Boy barred from girls’ hockey as top skills an ‘unfair advantage’

He’s too good, and that’s too bad.

A 13-year-old New York boy who played field hockey growing up in Ireland has been told he is now too skilled to qualify for an exemption allowing him to compete with — and against — girls next season.

Keeling Pilaro’s 10 goals and eight assists earned him all-conference honours as a member of the Southampton High School girls’ team for the past two years.

Keeling, the only boy in any league, is appealing the decision by the governing body for high school sports in Suffolk County.

Keeling is the grandson of Tony Pilaro, who moved his family to Ireland where he was a big investor with Irish American billionaire Chuck Feeney in Duty Free shops.

Up until two years ago, before moving to the US, Keeling played with the Pembroke Wanderers junior boys team, known as the Colts, where he was seen as a very promising player.

A lawyer for Keeling’s family, who live in suburban Long Island, suggested a court battle could ensue if the ball didn’t bounce Keeling’s way.

An appeals committee said it looked only at his skills, not size or strength, when upholding the decision to keep him off the field. That raises a question of discrimination.

Keeling’s fight appears to be a rare example of a young man seeking to take advantage of Title IX, a 40-year-old law enacted to provide women equal access to athletic opportunities.

There are no boys’ high school field hockey teams anywhere on Long Island, or in most of the country.

“It’s really annoying,” Keeling said in an interview. “I’m just 4ft 8in and 82lb, so I don’t see why I shouldn’t be allowed to play. I don’t really care if I’m on a girls’ team or a boys’ team, I just want to play.”

Southampton school administrators agree but they don’t have the final say.

“The decision to support him represents our commitment to provide meaningful opportunities to each of our students,” Dr J Richard Boyes said in a statement.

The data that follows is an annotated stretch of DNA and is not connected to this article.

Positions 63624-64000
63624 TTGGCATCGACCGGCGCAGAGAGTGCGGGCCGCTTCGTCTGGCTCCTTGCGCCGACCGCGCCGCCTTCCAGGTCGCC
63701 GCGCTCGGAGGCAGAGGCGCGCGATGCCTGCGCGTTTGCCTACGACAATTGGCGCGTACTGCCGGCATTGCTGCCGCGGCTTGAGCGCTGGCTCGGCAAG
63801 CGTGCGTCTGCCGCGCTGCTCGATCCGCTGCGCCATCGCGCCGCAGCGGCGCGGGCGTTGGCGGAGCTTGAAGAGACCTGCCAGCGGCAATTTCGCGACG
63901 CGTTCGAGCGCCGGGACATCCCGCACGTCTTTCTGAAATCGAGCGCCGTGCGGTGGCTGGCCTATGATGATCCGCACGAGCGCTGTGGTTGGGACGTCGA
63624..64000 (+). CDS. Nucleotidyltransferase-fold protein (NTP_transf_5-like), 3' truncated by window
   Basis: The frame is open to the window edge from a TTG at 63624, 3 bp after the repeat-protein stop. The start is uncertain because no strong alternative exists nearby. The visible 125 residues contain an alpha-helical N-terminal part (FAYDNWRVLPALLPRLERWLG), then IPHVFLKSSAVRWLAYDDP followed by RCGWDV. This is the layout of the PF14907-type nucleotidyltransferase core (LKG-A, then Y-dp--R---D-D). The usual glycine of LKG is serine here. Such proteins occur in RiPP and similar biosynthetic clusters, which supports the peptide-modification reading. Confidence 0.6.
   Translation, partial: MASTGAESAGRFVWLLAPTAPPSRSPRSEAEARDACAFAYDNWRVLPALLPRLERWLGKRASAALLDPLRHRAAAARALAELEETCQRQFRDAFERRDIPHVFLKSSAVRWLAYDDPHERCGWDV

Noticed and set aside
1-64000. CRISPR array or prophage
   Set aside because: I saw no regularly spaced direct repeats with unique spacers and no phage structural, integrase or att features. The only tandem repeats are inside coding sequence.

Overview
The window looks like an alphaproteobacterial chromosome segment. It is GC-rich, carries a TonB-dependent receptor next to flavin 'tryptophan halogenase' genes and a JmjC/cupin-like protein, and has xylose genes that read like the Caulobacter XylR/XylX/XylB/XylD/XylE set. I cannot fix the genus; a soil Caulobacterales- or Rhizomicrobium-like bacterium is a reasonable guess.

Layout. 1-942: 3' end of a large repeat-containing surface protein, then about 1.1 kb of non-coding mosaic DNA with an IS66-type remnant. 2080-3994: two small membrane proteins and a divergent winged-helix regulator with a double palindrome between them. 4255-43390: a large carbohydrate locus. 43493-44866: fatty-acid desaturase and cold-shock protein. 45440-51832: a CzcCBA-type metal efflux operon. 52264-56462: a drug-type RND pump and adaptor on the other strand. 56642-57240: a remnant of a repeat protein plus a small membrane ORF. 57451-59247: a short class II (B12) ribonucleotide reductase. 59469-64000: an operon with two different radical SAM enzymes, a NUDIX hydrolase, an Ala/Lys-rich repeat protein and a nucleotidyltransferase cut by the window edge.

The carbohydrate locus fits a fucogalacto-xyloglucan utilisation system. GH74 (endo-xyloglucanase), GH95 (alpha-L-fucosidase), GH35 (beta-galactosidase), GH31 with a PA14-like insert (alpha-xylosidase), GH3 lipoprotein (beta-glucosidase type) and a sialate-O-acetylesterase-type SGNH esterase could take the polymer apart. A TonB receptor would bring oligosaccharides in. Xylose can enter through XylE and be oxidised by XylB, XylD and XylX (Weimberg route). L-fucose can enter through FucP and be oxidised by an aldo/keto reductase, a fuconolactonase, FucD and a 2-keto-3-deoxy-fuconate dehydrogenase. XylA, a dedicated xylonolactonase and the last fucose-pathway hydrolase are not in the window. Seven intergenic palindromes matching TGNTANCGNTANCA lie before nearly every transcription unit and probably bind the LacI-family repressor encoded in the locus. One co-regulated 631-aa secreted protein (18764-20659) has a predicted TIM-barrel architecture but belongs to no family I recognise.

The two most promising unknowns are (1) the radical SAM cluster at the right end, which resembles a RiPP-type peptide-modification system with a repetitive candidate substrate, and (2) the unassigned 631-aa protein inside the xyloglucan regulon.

“Our community, including the girls on our field hockey team, embraced Keeling Pilaro and we couldn’t be more proud of him.”

The problem, according to Edward Cinelli, the director of the organisation that oversees high school athletics in Suffolk County, is that state education law won’t allow it. He cited a provision that says administrators are permitted to bar boys from girls’ teams if a boy’s participation “would have a significant adverse effect” on a girl’s chance to participate in inter-school competition in that sport.

Officials say Keeling’s skills are superior to the girls he plays against, creating an unfair advantage.

Keeling’s defenders say that while he has played well, his skills are not superior to everyone else in the league, and also that his skill level should not be the final determining factor in whether he gets to play.

In order to play with the girls in the first place, Keeling had to get permission from Suffolk’s mixed-competition committee. Cinelli says there have been occasions where girls have been approved to play football, wrestle or compete in other traditional boys sports, but Keeling is the first in his memory to play with girls.

The committee in March denied Keeling permission to play later this year and the panel’s appeals committee affirmed that decision.

“Stick-play, quickness and agility are the ingredients of superior play and those are the characteristics of Keeling Pilaro relative to those girls with and against whom he participated,” the committee wrote.

Another appeal hearing is set for next Tuesday.


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